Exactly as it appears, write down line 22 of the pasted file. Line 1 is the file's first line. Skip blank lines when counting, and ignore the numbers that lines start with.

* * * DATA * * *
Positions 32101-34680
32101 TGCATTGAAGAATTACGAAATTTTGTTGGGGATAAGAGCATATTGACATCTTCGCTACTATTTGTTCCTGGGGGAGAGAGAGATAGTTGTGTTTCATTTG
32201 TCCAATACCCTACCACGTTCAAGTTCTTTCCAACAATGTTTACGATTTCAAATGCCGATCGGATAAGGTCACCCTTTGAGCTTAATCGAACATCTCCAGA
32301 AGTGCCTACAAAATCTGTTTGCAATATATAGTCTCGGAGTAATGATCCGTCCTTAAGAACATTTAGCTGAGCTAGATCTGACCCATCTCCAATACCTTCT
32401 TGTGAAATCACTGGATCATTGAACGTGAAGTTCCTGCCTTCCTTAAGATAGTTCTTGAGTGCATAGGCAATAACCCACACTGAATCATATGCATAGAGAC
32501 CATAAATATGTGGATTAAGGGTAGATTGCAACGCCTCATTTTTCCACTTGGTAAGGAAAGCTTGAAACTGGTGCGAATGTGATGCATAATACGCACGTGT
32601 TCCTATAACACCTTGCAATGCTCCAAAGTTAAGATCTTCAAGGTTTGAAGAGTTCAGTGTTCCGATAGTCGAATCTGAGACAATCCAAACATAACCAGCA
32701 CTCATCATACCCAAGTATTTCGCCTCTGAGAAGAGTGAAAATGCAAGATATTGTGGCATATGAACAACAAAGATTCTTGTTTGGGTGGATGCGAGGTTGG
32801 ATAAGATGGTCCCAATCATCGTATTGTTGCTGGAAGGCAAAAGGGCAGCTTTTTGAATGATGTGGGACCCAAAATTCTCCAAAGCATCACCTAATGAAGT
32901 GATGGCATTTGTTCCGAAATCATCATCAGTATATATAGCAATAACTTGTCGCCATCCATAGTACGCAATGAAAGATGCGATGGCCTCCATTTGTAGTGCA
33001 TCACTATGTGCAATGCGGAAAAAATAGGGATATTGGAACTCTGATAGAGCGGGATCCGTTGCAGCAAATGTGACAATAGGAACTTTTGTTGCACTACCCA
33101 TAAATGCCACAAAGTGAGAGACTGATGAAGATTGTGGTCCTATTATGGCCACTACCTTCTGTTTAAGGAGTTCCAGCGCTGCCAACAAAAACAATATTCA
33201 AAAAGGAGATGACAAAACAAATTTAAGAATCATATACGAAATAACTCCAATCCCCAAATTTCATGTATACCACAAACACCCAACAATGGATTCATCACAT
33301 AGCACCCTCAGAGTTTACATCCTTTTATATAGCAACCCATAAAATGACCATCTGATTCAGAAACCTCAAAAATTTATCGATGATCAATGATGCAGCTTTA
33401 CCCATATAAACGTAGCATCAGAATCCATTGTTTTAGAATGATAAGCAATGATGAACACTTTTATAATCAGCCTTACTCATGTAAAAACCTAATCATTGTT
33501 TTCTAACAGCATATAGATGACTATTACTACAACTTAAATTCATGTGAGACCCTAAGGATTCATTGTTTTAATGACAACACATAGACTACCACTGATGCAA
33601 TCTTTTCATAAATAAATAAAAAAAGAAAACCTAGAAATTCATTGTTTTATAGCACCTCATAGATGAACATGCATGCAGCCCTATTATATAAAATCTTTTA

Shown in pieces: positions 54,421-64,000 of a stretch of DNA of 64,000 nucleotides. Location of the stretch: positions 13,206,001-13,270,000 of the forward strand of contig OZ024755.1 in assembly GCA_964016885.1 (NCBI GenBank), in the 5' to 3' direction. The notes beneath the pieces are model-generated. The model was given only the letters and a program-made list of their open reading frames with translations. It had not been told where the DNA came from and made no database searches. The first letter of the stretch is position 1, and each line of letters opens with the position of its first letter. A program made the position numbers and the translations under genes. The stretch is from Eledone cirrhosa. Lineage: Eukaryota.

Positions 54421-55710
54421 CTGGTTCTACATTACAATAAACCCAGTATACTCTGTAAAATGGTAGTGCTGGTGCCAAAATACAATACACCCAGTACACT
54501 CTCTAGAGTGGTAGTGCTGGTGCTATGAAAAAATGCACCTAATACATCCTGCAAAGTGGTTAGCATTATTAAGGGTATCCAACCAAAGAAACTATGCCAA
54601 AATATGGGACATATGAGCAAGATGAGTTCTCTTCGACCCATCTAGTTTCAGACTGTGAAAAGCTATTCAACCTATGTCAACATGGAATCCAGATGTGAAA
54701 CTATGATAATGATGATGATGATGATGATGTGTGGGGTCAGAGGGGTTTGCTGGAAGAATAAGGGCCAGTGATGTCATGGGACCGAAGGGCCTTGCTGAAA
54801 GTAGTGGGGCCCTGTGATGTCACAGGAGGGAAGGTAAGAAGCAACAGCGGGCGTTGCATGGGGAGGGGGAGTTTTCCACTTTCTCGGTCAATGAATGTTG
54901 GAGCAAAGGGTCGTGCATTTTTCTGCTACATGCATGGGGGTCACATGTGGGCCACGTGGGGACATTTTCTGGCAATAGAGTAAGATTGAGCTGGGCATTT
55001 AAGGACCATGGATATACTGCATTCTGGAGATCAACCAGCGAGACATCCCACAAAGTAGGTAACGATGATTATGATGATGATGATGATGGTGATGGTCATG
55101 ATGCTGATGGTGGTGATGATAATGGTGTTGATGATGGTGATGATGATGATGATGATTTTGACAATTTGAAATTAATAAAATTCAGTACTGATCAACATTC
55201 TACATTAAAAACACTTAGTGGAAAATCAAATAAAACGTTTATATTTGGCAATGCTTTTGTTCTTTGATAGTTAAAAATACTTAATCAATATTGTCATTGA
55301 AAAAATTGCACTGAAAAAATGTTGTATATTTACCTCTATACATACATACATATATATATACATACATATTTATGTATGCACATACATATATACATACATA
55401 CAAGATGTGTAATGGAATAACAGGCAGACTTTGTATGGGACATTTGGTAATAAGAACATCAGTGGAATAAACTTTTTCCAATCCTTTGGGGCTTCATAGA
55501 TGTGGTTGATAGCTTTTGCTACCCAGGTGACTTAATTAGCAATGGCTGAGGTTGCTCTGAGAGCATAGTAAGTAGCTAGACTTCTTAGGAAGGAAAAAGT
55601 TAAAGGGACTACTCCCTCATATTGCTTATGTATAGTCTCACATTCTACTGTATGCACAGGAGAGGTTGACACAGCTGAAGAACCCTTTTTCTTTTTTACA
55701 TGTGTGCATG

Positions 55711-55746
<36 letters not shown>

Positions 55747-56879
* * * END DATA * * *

54601 AATATGGGACATATGAGCAAGATGAGTTCTCTTCGACCCATCTAGTTTCAGACTGTGAAAAGCTATTCAACCTATGTCAACATGGAATCCAGATGTGAAA